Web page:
After all, a vertically integrated health care system can offer an expansive array of patient care and health services, resulting in greater efficiencies and lower costs.

All That Glitters is Gold

But what really is driving so many standalone players to pursue partnerships? It is not uncommon to see corporations coming together. In fact, we have been witnessing this for decades across many industries, but this motivation feels different.

Traditionally speaking, some of the most common reasons companies join forces are to generate more profits, to diversify operationally, or to expand geographically. Vulnerable companies are often times prey to more robust companies offering the same or similar services and succumb to acquisitions in times of financial trouble.

However, the partnerships being created across the health care don’t seem to be driven merely out of poor financial health. Are businesses within the health care industry simply looking to grow or are they looking at diversification as the only way to survive?

In today’s marketplace, companies are up against a variety of challenges. Increasing costs of both health care services and medications, particularly specialty medications, are causing patients to choose between food and other necessities in order to pay for prescription drugs. Legislation and federal regulations that threaten the bottom line are also forcing an outside of the box approach to delivering health care in a more economic fashion.

The Piper is Calling Us to Join Him

The Amazon Effect is a term used to describe the disruption of retail markets both online and brick and mortar stores by e-commerce. The term itself is a nod to Amazon and its early and continuing domination of the retail market through various disruptions.

However, the Amazon Effect has made its way to health care and is shaking up the industry as a result. With their expertise in logistics and shipping, as well as their sheer size, it remains to be seen how Amazon could revolutionize the health care and pharmacy arena.

Whether they choose to dominate drug delivery, cut exclusive deals with insurers, use their size to purchase generic drugs cheaply, or actually buy directly into the pharmacy business by acquiring a PBM or drug distributor, Amazon’s next move could turn the pharmacy market upside-down. Amazon’s acquisition of PillPack, a visionary pharmacy startup company with a focus on technology, could transform the way in which most people obtain their prescription medications and supplements.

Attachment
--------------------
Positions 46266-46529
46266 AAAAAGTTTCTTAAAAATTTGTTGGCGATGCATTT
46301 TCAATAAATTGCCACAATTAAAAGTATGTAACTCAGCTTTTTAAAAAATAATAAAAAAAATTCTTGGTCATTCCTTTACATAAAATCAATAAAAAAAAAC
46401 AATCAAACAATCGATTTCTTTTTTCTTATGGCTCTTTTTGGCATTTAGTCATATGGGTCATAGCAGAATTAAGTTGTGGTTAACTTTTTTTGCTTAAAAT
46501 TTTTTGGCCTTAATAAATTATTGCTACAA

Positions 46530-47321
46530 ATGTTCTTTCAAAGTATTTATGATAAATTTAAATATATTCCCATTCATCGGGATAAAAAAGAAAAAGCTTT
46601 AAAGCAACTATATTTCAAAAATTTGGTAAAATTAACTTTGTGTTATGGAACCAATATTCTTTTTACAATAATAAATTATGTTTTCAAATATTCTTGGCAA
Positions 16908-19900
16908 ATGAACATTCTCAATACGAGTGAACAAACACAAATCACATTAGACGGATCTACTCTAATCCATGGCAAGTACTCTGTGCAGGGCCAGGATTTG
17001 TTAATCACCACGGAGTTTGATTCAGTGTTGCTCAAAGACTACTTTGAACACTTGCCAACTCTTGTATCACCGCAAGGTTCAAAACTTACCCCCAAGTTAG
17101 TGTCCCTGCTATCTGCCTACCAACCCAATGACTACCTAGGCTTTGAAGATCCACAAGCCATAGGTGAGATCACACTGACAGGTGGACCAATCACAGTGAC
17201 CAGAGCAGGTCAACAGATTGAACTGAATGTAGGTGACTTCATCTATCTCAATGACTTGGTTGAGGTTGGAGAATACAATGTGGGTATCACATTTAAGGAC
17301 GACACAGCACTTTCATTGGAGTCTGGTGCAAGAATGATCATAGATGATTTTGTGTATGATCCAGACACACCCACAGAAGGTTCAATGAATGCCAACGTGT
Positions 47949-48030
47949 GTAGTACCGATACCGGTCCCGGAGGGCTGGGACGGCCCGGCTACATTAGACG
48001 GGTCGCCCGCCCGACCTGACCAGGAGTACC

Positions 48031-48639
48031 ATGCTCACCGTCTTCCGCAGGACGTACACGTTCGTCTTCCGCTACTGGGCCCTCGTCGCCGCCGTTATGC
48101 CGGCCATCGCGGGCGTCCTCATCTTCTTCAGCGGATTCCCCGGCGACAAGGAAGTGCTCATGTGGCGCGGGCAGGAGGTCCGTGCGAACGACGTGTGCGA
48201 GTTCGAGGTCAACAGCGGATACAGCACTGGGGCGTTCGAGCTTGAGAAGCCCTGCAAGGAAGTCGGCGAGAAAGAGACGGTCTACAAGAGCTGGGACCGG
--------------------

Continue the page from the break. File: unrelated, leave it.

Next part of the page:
In the PillPack business model, individual pill packets are labeled and customized depending on the patient and regimen before being shipped directly to your front door. Patients who take multiple medications are able to synchronize their refills so that all medications can be shipped at once. Amazon could potentially break into the pharmaceutical market by leveraging PillPack’s ability to ship prescriptions across the continental United States.

In reality, health care is ripe for a disruptor such as Amazon. The pharmaceutical industry doesn’t seem to be patiently waiting on the sidelines either to learn Amazon’s exact intent.

This possible threat and other changes in the current health care market are spawning creative partnerships that were once unprecedented and unthinkable. Examples of these collaborations are bringing about unique service models.

Pharmacies now have walk-in clinics, while insurers, providers, manufacturers, and PBMs are increasingly joining forces in some form or another. Even health systems are considering adding insurance arms as some vertical integrations begin to squeeze high cost hospitals by offering preventative and outpatient care, thereby decreasing emergency department visits.

The PBM model is also changing. As vertical integration is occurring all around us and perhaps even within your current organization, PBMs are looking for ways to manage the high costs of specialty medications. Even though most specialty drugs effect smaller patient populations, these patients tend to have higher medical expenses. Specialty pharmacy is at the epicenter of this and will play a critical role in bridging pharmacy and medical benefits.

Sometimes Words Have Two Meanings